Maybe the best preparation is to do our very best to focus on the Lord and remember that he is the reason, not only for the season, but our whole lives. This can be difficult in the midst of our lives this time of year. We are in a pretty bad flu season, and I’m sure there are a lot of people who are either sick or caring for sick kids. If you are a student, you are likely either preparing for or taking final exams. Of course, it can also be crunch time in many jobs as well. There are plenty of parties to attend as well.

Combine this with the secular celebration of Christmas that we see in the world. On the one hand, we have retailers that don’t really want to mention the word Christmas despite making money from people buying presents for the holiday whose name they “forgot.” I’m not going to call it so much a war on Christmas as stupid secular political correctness but also unwillingness to not make the money. You can also listen to songs on the radio that speak of the such a wonderful time of year with marshmallows, caroling, mistletoe, and hearts glowing with loved ones near. However, such songs will say nary a word about why this is (or should be) so. Those are just a couple of examples.

I’m certainly not saying that we shouldn’t get gifts for people. I definitely wouldn’t suggest not doing the work that you have to do at this time. Don’t flunk your exams if you are a student! I don’t even want to suggest not going to people’s Christmas parties. We won’t bring people back to focus on Jesus Christ by offending them in this manner. The one kind of activity that I would suggest skipping out on is the ugly sweater contest. How does an ugly sweater give honor to the God who became man and came to die for our sins?

In some way, we need to take time to pray and think about how we are awaiting the coming of Our Lord. We need to prepare the way by making a good Confession. Take some time to show the love of Christ to someone less fortunate (who could even be your family members who have the flu). All we need to do is take a bit of time to think more on how we can keep the coming of Christ in our minds and hearts and act on it. Then, we can tell the world what we are celebration and the awesome reality that it is.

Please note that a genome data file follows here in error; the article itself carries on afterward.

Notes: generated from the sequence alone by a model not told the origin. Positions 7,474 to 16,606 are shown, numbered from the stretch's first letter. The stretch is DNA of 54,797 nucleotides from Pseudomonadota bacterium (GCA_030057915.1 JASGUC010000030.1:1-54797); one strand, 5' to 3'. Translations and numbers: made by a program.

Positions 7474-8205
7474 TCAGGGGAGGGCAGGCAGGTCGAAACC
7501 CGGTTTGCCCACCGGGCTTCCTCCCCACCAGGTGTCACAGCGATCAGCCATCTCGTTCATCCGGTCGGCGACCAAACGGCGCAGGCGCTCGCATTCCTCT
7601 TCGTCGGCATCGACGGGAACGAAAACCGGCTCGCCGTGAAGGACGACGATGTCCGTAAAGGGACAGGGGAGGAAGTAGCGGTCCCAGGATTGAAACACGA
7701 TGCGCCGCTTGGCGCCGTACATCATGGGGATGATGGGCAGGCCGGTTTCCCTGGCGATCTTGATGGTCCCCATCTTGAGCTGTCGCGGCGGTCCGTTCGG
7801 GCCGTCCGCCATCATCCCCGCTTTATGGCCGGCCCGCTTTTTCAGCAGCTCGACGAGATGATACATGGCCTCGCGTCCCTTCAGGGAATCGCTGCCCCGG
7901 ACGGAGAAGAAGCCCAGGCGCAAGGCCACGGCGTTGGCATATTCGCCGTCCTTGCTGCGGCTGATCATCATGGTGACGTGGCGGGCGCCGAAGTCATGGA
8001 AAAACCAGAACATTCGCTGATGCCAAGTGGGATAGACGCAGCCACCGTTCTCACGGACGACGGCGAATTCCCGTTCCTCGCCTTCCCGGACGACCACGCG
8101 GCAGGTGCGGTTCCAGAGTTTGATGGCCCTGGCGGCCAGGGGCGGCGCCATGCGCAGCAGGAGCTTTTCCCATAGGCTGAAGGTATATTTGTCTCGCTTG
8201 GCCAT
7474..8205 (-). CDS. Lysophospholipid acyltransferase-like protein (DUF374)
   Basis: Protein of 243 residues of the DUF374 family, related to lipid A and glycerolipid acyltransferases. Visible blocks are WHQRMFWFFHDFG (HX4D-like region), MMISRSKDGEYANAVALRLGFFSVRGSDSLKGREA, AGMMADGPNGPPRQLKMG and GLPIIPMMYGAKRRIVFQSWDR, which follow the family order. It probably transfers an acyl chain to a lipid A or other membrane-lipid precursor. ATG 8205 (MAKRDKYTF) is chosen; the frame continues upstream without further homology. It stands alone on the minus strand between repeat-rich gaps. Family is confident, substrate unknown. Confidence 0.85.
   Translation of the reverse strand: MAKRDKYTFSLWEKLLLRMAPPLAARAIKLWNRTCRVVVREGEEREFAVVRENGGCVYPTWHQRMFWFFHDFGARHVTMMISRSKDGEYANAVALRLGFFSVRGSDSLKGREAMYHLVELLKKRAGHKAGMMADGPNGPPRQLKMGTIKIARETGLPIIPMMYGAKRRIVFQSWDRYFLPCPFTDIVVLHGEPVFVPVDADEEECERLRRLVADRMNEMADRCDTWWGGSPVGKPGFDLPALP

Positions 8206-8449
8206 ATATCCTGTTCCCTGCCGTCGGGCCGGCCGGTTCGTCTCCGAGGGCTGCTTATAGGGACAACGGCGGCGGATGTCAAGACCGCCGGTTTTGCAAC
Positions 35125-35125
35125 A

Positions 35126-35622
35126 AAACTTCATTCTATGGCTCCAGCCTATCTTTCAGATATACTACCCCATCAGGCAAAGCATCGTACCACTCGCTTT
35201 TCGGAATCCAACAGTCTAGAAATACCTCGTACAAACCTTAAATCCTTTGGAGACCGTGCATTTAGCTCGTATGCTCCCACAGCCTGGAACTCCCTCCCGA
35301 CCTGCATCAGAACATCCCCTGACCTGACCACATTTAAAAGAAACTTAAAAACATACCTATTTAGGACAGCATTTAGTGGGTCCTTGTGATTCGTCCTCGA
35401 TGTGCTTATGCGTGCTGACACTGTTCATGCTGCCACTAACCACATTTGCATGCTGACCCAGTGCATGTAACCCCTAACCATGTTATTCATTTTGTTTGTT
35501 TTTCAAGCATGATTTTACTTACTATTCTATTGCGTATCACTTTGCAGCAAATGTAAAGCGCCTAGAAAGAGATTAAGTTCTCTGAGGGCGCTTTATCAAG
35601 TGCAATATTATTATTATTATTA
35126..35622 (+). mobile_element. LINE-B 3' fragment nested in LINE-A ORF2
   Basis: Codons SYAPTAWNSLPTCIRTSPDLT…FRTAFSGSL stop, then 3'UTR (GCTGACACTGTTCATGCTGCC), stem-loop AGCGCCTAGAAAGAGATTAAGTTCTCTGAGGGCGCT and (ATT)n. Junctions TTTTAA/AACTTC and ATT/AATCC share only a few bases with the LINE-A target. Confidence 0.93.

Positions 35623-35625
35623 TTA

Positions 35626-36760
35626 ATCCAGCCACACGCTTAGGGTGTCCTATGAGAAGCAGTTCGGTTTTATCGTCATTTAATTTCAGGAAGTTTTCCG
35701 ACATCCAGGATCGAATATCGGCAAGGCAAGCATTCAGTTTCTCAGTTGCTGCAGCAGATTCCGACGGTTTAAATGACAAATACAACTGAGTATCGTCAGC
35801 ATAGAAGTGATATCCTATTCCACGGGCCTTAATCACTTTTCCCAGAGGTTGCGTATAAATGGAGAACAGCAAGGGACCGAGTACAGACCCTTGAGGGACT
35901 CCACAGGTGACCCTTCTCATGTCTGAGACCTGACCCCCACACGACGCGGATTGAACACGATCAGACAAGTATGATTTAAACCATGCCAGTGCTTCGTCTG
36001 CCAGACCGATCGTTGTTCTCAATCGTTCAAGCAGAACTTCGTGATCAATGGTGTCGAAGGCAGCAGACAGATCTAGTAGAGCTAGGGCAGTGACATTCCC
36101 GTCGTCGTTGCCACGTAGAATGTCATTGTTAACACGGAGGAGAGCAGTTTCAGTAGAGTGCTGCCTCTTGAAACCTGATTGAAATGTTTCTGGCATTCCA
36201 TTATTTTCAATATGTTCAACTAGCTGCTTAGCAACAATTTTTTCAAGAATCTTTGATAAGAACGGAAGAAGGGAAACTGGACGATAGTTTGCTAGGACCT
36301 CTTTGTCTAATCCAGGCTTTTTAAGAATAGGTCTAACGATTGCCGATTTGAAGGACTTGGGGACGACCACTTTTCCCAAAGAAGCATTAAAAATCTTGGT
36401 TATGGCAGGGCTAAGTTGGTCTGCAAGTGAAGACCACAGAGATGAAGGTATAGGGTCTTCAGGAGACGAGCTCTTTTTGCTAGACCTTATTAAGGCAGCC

Category: Response


Are You Against … Everything Good?

  /   Sunday, November 20, 2022   /   Comments(0)

It’s often fun for me to go an analyze a particular idea thoroughly. Today, I’m going to have some fun with one that is kind of a pet peeve of mine, and it’s something that you can be trapped in by someone pushing a particular idea. It’s the fallacy of thinking that, if someone is against a particular program or method of doing something, then someone must be against doing that which the particular program or idea is supposed to accomplish.

Let’s just imagine that someone wants to reduce funding for a certain workplace safety program. Suddenly, people make emotional pleas asking not to cut the funding because workplaces will be come super dangerous if this program is cut. Finally, they argue that the people trying to cut this program don’t care about the safety of people in their jobs.

When these arguments are heard, one must be really careful of what conclusion one draws. Someone can be very concerned about job safety and still want to reduce funding to the program for a number of reasons. Perhaps one person thinks the program has enough money to operate and does not need more (or is making poor use of their funds). Maybe another believes that the program will not be an effective program for improving workplace safety. Still another may believe that the program is impossible to implement in its current state. Yet still another may believe that there won’t be measures in place to assess whether the program is effective, and it will continue to run and to receive funding forever despite no one knowing if it is doing anything useful.

While one may argue that such people should come up with an alternative if they care about workplace safety, it’s possible that, at present, the opportunity to do so has not arisen. Others may decide that lack of safety in the workplace is not a problem in a given place or time or that the owners of companies will take adequate measures on their own. Maybe the program being presented is such that doing nothing is better than trying to implement this particular program. When it comes to government or academic programs, I believe that is often the case.